“The Nightmare Lord has fallen.The usurper, beaten.
Now darker forces rise.

Nora accepted her role as the Lady of Nightmares. With the Nightmare Kail at her side, she’s even managed to excel, but past mistakes refuse to stay quiet. Not only is the Weaver narrating Nora’s every move, but Mara—the Ancient that hitched a ride back to the Nightmare Realm—is intent on opening the Ever Safe. The Sandman is doing his best to plan Mara’s defeat, but secrets threaten to tear everything apart.

In the thrilling conclusion to the Dark Dreamer trilogy, Nora and the Sandman must face old friends, dead enemies, and new betrayal if they’re going to keep the Ever Safe shut. If they fail, both the Day and Night Worlds will descend into darkness. ” 

My Review- This book swallowed me heart and soul right through to the end! I never imagined the end to a trilogy could be as amazing as this one, but it really happened! The emotion and heartache between Nora and Sandman in this one caught me holding my breath during certain scenes, realizing my own heart ached too. Kail was definitely a hate to love character, and always will be! Without him this book wouldn’t be the same. I really enjoyed the personal struggle within Nora, how to deal with coming to terms with the fact The Weaver is still alive and tied to her, deal with her family, deal with Mare aka Mara, and deal with her sister being stubborn and insisting on still being in her life. I am beyond words with how much I love this book, as it’s so beautifully written and dark and romantic. This entire trilogy is a huge 5 star rating from me!!! Pick it up right now and read it!!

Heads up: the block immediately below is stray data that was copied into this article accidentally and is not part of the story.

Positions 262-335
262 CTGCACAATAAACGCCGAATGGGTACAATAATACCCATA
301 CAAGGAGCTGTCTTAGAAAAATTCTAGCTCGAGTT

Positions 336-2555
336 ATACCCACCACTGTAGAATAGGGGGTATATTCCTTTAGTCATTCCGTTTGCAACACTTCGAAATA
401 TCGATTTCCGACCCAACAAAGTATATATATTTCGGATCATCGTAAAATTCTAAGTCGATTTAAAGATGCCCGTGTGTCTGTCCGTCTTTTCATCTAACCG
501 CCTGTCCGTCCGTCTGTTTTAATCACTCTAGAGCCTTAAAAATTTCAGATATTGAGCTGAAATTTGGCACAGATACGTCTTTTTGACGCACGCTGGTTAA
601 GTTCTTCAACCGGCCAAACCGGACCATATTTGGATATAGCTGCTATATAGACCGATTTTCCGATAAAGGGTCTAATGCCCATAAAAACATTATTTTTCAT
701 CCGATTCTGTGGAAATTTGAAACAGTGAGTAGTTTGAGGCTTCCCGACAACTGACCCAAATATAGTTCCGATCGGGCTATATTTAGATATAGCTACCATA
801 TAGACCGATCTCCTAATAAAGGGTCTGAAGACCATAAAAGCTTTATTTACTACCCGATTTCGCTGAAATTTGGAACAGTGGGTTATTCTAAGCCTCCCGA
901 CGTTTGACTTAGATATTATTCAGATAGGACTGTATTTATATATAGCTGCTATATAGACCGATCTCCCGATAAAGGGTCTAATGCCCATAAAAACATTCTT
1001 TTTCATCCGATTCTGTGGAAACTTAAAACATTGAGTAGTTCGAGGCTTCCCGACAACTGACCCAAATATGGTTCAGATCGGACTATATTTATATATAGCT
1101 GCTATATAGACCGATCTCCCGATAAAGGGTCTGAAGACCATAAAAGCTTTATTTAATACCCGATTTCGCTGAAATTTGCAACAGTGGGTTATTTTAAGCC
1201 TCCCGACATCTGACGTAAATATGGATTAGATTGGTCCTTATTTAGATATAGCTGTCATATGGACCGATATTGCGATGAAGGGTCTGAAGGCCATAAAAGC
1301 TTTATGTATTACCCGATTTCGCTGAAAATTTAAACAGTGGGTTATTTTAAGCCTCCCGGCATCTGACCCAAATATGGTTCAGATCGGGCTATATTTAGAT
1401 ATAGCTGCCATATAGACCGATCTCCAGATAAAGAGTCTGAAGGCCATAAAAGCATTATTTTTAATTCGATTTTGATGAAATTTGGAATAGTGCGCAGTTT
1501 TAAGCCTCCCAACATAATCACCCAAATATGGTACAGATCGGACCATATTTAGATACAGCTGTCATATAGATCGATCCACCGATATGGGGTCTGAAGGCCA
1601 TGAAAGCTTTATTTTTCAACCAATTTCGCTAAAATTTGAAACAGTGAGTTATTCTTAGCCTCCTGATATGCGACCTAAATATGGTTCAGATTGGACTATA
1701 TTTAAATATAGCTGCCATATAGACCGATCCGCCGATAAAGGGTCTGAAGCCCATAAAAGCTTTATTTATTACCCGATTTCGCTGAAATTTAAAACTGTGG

Please let me know if you’ve read any of these books, Dark Dreamer/Dark Consort/Night Warden, and what you thought of then! If you haven’t and they peak your interest then I highly recommend!! These were all ⭐️⭐️⭐️⭐️⭐️ reads for me!

Thanks for stopping by for another of my reviews! I’ll have some more coming soon!

Positive Vibes and Happy Reading!

Bingo, Reviews, and weekend TBR

#bookbingo #childofnod #parliamentbooks #literaryluminata #weekendtbr #bookblog #bloglife #bookdragon #tbr #bookisgoals

Hello friends, sorry I’ve been absent for a while. Life has been crazy, as I’m sure it is for you as well. I have since transitioned to work from home with my job, which I am incredibly grateful for!! Even though I’ve been absent I have still been reading and checking off squares on my March Book Bingo. I have a few books to give you brief reviews on, as well as a shout out for one that had it’s release day yesterday!! Get ready because I’m about to throw a lot at ya!

Book Bingo Update- I’ve 6 squares marked off! Woohoo go me!! I wish I could say I’ve read more books than that but it’s a slow month for me. Oh, I do have a 7th book to add now that I think of it. Haha I’m scatter brained today. Bingo has definitely been fun and keeping me on track as much as possible.

If you’ve been playing along please let me know which categories you’ve marked off and which books you used for them! ☺️

I do want to say Happy Belated Release Day to Child of Nod by C.W. Snyder. This gloriously dark Alice in Wonderland/Land of Nod mashup released yesterday!